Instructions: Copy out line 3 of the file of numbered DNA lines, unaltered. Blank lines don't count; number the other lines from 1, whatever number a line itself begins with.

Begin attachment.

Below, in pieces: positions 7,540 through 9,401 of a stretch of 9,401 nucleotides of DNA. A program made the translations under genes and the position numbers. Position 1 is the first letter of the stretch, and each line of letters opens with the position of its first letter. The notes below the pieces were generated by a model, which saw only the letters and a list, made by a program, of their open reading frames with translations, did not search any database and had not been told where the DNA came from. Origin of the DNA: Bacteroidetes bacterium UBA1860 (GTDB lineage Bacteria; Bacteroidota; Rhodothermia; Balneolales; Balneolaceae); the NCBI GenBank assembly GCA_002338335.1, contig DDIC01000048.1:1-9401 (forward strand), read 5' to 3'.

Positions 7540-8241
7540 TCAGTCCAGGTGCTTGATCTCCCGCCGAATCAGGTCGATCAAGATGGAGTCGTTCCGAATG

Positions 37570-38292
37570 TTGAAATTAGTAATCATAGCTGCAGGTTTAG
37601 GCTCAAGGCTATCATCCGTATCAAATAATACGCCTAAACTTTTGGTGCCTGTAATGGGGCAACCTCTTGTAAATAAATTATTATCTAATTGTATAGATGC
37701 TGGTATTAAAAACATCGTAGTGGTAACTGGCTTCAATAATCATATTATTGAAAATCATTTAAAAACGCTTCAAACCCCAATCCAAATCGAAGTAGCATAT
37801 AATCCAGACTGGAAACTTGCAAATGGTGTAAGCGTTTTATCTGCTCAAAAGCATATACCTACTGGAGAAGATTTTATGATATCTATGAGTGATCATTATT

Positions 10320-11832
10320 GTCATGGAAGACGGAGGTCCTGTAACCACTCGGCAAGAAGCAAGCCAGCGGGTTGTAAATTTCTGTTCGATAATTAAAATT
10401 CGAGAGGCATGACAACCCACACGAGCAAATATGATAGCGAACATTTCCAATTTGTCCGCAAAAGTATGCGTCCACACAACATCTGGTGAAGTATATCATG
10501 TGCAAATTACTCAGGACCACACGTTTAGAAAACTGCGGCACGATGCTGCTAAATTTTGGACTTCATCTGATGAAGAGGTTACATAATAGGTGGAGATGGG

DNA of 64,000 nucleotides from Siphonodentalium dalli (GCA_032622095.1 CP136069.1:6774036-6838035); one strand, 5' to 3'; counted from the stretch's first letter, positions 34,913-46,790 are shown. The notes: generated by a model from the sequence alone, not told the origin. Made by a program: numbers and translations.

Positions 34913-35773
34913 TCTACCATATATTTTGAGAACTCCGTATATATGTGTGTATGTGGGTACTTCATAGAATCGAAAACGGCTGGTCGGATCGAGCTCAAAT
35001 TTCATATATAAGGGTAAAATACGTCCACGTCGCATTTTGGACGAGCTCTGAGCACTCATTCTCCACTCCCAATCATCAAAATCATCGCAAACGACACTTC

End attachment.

7540 TCAGTCCAGGTGCTTGATCTCCCGCCGAATCAGGTCGATCAAGATGGAGTCGTTCCGAATG